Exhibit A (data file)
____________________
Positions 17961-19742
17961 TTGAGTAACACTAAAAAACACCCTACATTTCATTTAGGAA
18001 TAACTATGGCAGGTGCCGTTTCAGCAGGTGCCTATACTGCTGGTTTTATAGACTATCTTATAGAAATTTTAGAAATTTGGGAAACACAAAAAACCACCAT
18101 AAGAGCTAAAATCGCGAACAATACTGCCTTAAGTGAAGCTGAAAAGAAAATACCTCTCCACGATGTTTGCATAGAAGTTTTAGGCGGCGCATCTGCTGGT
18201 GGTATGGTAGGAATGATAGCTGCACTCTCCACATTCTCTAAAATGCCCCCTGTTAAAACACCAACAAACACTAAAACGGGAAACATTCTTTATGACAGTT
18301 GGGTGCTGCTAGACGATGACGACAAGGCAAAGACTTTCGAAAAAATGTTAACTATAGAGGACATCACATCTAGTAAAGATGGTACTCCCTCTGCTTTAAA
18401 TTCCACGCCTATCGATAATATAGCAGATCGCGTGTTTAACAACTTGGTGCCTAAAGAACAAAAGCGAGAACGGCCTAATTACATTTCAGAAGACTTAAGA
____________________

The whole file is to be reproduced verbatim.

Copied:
Positions 17961-19742
17961 TTGAGTAACACTAAAAAACACCCTACATTTCATTTAGGAA
18001 TAACTATGGCAGGTGCCGTTTCAGCAGGTGCCTATACTGCTGGTTTTATAGACTATCTTATAGAAATTTTAGAAATTTGGGAAACACAAAAAACCACCAT
18101 AAGAGCTAAAATCGCGAACAATACTGCCTTAAGTGAAGCTGAAAAGAAAATACCTCTCCACGATGTTTGCATAGAAGTTTTAGGCGGCGCATCTGCTGGT
18201 GGTATGGTAGGAATGATAGCTGCACTCTCCACATTCTCTAAAATGCCCCCTGTTAAAACACCAACAAACACTAAAACGGGAAACATTCTTTATGACAGTT
18301 GGGTGCTGCTAGACGATGACGACAAGGCAAAGACTTTCGAAAAAATGTTAACTATAGAGGACATCACATCTAGTAAAGATGGTACTCCCTCTGCTTTAAA
18401 TTCCACGCCTATCGATAATATAGCAGATCGCGTGTTTAACAACTTGGTGCCTAAAGAACAAAAGCGAGAACGGCCTAATTACATTTCAGAAGACTTAAGA